Ghaderi et al. (2020b)는 사다리꼴 미로 모양 (TLS) 단계의 수치 조사를 했습니다. 결과는 이러한 유형의 배수로가 확대 비율 LT / Wt (LT는 총 가장자리 길이, Wt는 배수로의 폭)를 증가시키기 때문에 더 나은 성능을 갖는 것으로 관찰되었습니다. 또한 사다리꼴 미로 모양의 계단식 배수로는 더 큰 마찰 계수와 더 낮은 잔류 수두를 가지고 있습니다. 마찰 계수는 다양한 배율에 대해 0.79에서 1.33까지 다르며 평평한 계단식 배수로의 경우 대략 0.66과 같습니다. 또한 TLS 계단식 배수로에서 잔류 수두의 비율 (Hres / dc)은 약 2.89이고 평평한 계단식 배수로의 경우 약 4.32와 같습니다.

    Shahheydari et al. (2015)는 Flow-3D 소프트웨어, RNG k-ε 모델 및 VOF (Volume of Fluid) 방법을 사용하여 배출 계수 및 에너지 소산과 같은 자유 표면 흐름의 프로파일을 연구하여 스키밍 흐름 체제에서 계단식 배수로에 대한 흐름을 조사했습니다. 실험 결과와 비교했습니다. 결과는 에너지 소산 율과 방전 계수율의 관계가 역으로 실험 모델의 결과와 잘 일치 함을 보여 주었다.

    Mohammad Rezapour Tabari & Tavakoli (2016)는 계단 높이 (h), 계단 길이 (L), 계단 수 (Ns) 및 단위 폭의 방전 (q)과 같은 다양한 매개 변수가 계단식 에너지 ​​소산에 미치는 영향을 조사했습니다. 방수로. 그들은 해석에 FLOW-3D 소프트웨어를 사용하여 계단식 배수로에서 에너지 손실과 임계 흐름 깊이 사이의 관계를 평가했습니다. 또한 유동 난류에 사용되는 방정식과 표준 k-ɛ 모델을 풀기 위해 유한 체적 방법을 적용했습니다. 결과에 따르면 스텝 수가 증가하고 유량 배출량이 증가하면 에너지 손실이 감소합니다. 얻은 결과를 다른 연구와 비교하고 경험적, 수학적 조사를 수행하여 결국 합격 가능한 결과를 얻었습니다.

    METHODOLOGY

    ListenReadSpeaker webReader: ListenFor all numerical models the basic principle is very similar: a set of partial differential equations (PDE) present the physical problems. The flow of fluids (gas and liquid) are governed by the conservation laws of mass, momentum and energy. For Computational Fluid Dynamics (CFD), the PDE system is substituted by a set of algebraic equations which can be worked out by using numerical methods (Versteeg & Malalasekera 2007). Flow-3D uses the finite volume approach to solve the Reynolds Averaged Navier-Stokes (RANS) equation, by applying the technique of Fractional Area/Volume Obstacle Representation (FAVOR) to define an obstacle (Flow Science Inc. 2012). Equations (1) and (2) are RANS and continuity equations with FAVOR variables that are applied for incompressible flows.

    formula

    (1)

    formula

    (2)where  is the velocity in xi direction, t is the time,  is the fractional area open to flow in the subscript directions,  is the volume fraction of fluid in each cell, p is the hydrostatic pressure,  is the density, is the gravitational force in subscript directions and  is the Reynolds stresses.

    Turbulence modelling is one of three key elements in CFD (Gunal 1996). There are many types of turbulence models, but the most common are Zero-equation models, One-equation models, Two-equation models, Reynolds Stress/Flux models and Algebraic Stress/Flux models. In FLOW-3D software, five turbulence models are available. The formulation used in the FLOW-3D software differs slightly from other formulations that includes the influence of the fractional areas/volumes of the FAVORTM method and generalizes the turbulence production (or decay) associated with buoyancy forces. The latter generalization, for example, includes buoyancy effects associated with non-inertial accelerations.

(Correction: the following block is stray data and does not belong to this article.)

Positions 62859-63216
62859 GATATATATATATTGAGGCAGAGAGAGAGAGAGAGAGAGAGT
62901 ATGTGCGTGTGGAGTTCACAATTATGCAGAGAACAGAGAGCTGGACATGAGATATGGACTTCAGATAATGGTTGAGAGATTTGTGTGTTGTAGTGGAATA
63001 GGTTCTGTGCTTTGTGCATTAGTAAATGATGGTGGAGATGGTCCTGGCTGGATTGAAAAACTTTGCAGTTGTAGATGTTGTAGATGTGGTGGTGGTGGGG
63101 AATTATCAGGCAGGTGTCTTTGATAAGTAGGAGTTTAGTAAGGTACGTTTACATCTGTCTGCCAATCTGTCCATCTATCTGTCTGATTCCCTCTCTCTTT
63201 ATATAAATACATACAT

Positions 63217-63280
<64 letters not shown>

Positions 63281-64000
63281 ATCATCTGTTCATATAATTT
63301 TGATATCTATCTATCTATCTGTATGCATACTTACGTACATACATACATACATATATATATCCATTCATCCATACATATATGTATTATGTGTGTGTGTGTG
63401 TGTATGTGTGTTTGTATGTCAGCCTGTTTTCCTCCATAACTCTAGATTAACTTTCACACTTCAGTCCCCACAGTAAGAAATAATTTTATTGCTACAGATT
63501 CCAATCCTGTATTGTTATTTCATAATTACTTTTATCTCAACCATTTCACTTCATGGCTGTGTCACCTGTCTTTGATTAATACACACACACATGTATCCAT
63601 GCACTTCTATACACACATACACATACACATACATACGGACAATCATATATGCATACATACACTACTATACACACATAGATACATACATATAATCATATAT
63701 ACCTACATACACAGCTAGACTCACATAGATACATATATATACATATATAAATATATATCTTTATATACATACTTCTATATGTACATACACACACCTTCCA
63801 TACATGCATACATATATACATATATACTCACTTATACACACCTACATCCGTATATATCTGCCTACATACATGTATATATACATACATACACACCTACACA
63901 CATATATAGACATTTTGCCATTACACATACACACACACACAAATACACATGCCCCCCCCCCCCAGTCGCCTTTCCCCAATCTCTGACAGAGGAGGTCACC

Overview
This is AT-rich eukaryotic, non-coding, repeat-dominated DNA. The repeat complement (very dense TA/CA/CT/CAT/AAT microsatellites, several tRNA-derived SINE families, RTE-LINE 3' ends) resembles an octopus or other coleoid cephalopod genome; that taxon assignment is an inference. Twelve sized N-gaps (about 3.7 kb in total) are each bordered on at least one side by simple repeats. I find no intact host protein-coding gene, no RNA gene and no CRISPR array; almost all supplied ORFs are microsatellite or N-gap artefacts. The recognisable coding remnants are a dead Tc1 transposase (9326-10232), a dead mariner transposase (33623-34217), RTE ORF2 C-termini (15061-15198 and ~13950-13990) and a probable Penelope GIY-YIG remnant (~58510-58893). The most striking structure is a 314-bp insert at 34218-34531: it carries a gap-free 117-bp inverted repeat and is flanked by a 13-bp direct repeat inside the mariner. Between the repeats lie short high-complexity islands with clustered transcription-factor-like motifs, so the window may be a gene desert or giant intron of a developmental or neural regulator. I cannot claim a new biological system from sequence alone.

The available turbulence models in Flow-3D software are the Prandtl Mixing Length Model, the One-Equation Turbulent Energy Model, the Two-Equation Standard  Model, the Two-Equation Renormalization-Group (RNG) Model and large Eddy Simulation Model (Flow Science Inc. 2012).In this research the RNG model was selected because this model is more commonly used than other models in dealing with particles; moreover, it is more accurate to work with air entrainment and other particles. In general, the RNG model is classified as a more widely-used application than the standard k-ɛ model. And in particular, the RNG model is more accurate in flows that have strong shear regions than the standard k-ɛ model and it is defined to describe low intensity turbulent flows. For the turbulent dissipation  it solves an additional transport equation:

    formula

    (3)where CDIS1, CDIS2, and CDIS3 are dimensionless parameters and the user can modify them. The diffusion of dissipation, Diff ɛ, is

    formula

    (4)where uv and w are the x, y and z coordinates of the fluid velocity; ⁠, ⁠,  and ⁠, are FLOW-3D’s FAVORTM defined terms;  and  are turbulence due to shearing and buoyancy effects, respectively. R and  are related to the cylindrical coordinate system. The default values of RMTKE, CDIS1 and CNU differ, being 1.39, 1.42 and 0.085 respectively. And CDIS2 is calculated from turbulent production (⁠⁠) and turbulent kinetic energy (⁠⁠).The kinematic turbulent viscosity is the same in all turbulence transport models and is calculated from

    formula

    (5)where ⁠: is the turbulent kinematic viscosity.  is defined as the numerical challenge between the RNG and the two-equation k-ɛ models, found in the equation below. To avoid an unphysically large result for  in Equation (3), since this equation could produce a value for  very close to zero and also because the physical value of  may approach to zero in such cases, the value of  is calculated from the following equation:

    formula

    (6)where ⁠: the turbulent length scale.